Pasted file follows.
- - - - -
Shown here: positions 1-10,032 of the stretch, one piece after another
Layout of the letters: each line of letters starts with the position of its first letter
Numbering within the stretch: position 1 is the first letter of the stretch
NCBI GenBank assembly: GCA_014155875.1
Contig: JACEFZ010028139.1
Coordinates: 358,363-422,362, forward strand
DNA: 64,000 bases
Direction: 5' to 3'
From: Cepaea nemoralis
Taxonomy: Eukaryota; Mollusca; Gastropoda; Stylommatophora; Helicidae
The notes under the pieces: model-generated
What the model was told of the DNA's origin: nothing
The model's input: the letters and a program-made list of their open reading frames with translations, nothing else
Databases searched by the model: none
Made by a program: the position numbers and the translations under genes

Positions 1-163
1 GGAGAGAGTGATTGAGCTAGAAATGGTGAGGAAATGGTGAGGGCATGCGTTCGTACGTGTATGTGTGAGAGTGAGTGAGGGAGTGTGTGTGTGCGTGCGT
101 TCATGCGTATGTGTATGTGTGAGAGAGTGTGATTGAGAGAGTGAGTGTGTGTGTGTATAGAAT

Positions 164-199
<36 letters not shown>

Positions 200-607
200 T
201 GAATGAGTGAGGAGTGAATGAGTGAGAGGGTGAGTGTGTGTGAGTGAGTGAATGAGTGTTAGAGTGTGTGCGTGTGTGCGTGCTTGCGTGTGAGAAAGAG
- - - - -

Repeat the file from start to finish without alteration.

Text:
Shown here: positions 1-10,032 of the stretch, one piece after another
Layout of the letters: each line of letters starts with the position of its first letter
Numbering within the stretch: position 1 is the first letter of the stretch
NCBI GenBank assembly: GCA_014155875.1
Contig: JACEFZ010028139.1
Coordinates: 358,363-422,362, forward strand
DNA: 64,000 bases
Direction: 5' to 3'
From: Cepaea nemoralis
Taxonomy: Eukaryota; Mollusca; Gastropoda; Stylommatophora; Helicidae
The notes under the pieces: model-generated
What the model was told of the DNA's origin: nothing
The model's input: the letters and a program-made list of their open reading frames with translations, nothing else
Databases searched by the model: none
Made by a program: the position numbers and the translations under genes

Positions 1-163
1 GGAGAGAGTGATTGAGCTAGAAATGGTGAGGAAATGGTGAGGGCATGCGTTCGTACGTGTATGTGTGAGAGTGAGTGAGGGAGTGTGTGTGTGCGTGCGT
101 TCATGCGTATGTGTATGTGTGAGAGAGTGTGATTGAGAGAGTGAGTGTGTGTGTGTATAGAAT

Positions 164-199
<36 letters not shown>

Positions 200-607
200 T
201 GAATGAGTGAGGAGTGAATGAGTGAGAGGGTGAGTGTGTGTGAGTGAGTGAATGAGTGTTAGAGTGTGTGCGTGTGTGCGTGCTTGCGTGTGAGAAAGAG